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13 March 2021

Git Reset: Using git reset to squash your first commit

by Henry Brown

If you have ever (prematurely) pushed your first commit to a remote git repository and then realised that you would like to have that commit back before pushing it then this one is for you.

If you have attempted to use interactive rebase to fix this situation you will have discovered that it cannot help in this particular situation. However, that does not mean all is lost. Using the git reset command, it is possible to replace that first commit with a different commit.

Let us look at the steps required to perform this feat.

Let’s start by cloning a remote repository:

git clone https://henry-vine@bitbucket.org/henry-vine/rebase-demo.git .

Now we are effectively in the same situation described above. We have a remote repository with a single commit and a local repository that is up to date with that single repository.

To simulate a change, that we have forgot to add to our first commit, let us add a single line to one of the files and commit that file:

vi first.txt
# edit file

# stage changes
git add .

# commit changes locally
git commit -m "second commit"

We can now see that our local repository is ahead of the remote repository:

# local repo is ahead of remote
git status

Now, if we wanted to add this latest edit to our first commit it might come to our mind that we could use interactive rebase to squash these 2 commits:

git rebase -i HEAD~1

Unfortunately, as previously mentioned, this will not work as there is only a single commit in the file. However, we can use the reset command to remedy this situation.

First we use reset to move our HEAD pointer to the previous commit:

git reset --soft HEAD~1  

Now if we run the status command we will see that the state of our local repository is the same as it was before we performed our second commit.

git status
less first.txt

We can further confirm this by looking at the log:

# now log shows only first commit
git log --oneline

Since we have effectively time-traveled to a state before we performed our second commit, we can now perform an amend commit instead:

git commit --amend

If we would like, Git even offers us an opportunity to change our commit message to more accurately reflect the (amended) first commit.

If we look at our first commit in our local repository now, we will notice that the id associate with our first (and only) commit has changed:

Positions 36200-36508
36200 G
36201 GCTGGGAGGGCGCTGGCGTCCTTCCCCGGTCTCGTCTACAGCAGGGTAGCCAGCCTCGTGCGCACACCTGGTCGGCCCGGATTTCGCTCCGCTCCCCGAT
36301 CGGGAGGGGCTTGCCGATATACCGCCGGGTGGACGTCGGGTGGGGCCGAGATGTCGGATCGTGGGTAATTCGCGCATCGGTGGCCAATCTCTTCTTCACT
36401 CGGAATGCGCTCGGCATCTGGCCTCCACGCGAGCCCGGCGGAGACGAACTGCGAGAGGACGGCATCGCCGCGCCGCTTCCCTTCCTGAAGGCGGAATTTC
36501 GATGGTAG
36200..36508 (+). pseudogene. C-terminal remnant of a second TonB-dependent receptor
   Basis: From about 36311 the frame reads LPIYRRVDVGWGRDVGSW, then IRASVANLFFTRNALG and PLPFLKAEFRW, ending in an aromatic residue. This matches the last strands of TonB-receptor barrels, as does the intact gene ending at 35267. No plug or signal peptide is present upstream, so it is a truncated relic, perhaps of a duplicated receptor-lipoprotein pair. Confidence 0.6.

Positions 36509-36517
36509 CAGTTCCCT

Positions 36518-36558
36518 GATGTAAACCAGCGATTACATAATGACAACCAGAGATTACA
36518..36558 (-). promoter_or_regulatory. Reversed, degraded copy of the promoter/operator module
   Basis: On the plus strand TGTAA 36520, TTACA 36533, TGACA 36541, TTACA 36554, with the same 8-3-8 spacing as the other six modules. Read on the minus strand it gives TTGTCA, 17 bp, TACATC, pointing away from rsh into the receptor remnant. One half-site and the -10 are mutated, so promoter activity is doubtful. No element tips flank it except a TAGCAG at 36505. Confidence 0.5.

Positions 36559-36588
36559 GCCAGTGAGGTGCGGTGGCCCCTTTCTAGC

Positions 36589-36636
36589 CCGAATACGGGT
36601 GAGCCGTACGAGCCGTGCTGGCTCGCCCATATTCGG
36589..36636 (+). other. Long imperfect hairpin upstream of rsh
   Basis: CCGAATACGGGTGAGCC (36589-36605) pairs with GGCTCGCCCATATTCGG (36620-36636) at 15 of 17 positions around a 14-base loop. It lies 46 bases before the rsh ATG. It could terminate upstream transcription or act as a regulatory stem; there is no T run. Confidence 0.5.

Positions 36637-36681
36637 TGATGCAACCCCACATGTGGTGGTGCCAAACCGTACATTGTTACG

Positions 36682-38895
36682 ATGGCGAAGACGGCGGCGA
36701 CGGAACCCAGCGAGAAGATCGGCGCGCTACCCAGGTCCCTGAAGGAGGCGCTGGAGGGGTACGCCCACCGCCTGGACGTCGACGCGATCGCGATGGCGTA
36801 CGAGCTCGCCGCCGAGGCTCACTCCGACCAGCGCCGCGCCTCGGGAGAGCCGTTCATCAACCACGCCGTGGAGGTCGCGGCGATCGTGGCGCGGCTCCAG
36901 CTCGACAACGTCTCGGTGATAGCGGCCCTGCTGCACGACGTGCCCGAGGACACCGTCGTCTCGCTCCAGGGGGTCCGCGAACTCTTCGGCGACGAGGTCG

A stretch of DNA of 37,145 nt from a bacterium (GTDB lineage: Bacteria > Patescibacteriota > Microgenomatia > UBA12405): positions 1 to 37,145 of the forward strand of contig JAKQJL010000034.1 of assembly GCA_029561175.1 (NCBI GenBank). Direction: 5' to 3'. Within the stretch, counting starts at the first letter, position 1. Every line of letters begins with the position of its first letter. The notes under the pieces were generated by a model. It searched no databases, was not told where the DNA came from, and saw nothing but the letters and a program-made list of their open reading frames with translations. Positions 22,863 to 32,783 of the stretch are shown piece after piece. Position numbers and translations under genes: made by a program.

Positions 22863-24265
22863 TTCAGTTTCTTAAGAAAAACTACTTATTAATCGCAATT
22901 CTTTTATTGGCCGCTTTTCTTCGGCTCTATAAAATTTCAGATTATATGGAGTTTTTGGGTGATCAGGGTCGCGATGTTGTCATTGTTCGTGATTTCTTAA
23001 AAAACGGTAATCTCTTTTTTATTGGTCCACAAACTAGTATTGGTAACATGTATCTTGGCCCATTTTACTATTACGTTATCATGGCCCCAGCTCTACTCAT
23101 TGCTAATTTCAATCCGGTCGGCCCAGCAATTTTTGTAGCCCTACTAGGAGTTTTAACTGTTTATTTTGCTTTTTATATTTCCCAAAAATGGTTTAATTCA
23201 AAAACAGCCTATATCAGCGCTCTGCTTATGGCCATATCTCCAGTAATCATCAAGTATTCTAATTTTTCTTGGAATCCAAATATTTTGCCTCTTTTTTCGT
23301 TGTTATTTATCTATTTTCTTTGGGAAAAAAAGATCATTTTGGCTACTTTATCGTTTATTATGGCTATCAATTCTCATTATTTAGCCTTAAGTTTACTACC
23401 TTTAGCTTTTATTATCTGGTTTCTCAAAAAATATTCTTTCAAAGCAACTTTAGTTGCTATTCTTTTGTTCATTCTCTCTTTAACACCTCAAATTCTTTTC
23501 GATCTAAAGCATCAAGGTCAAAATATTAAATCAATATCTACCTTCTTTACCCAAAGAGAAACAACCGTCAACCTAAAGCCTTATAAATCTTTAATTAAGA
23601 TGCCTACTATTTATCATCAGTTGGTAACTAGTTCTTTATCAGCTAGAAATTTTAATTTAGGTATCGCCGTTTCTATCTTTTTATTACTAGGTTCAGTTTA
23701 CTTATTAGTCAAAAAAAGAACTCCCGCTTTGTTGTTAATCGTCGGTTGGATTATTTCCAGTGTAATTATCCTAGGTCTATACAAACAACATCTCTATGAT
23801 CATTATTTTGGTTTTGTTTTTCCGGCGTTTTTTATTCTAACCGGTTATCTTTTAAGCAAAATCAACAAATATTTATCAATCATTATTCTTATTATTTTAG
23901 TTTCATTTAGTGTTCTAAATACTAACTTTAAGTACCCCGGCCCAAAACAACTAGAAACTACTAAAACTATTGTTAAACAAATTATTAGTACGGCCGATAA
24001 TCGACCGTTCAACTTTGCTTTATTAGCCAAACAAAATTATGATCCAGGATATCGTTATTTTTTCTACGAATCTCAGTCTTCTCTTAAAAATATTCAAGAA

git log --oneline

This is because commits in Git are immutable and as such a new commit had to be created that simply replaced the previous first commit. However, running a status check on our local repository also reveals a further problem:

git status

That is that we have now diverged our local and remote repository. In other words, Git see a commit id on the remote repository that is not present on our local repository (as well as a commit id in our local repository that is not present on the remote).

As such, Git has not idea how it should automatically reconcile the state of our local repository with that of the remote.

Thus, to get our changes from our local repository into our remote, we will have to rewrite the history of our remote. The common way to do this is using a the force option when perform the push. The danger with this command, is that if the remote repository is a shared repository where someone else may have pushed changes to, we would be overwriting their changes (and effectively removing them from the remote history).

As such, it is always best practice using the forece-with-lease option instead. This option will rewrite the history only if no other commits have been made.

Thus, the final step to this process is to run:

git push --force-with-lease

Now, looking at the remote branch, you should see that the one only commit is the amended commit with the same id as on your local repository.

If you prefer, watching this all play out in a video format, have a look my video on YouTube: https://youtu.be/CGrHpeQpzUE

You can also see the repository on Github: https://github.com/hgbrown/git-rebase-reset-demo


tags: git - reset - rebase - vcs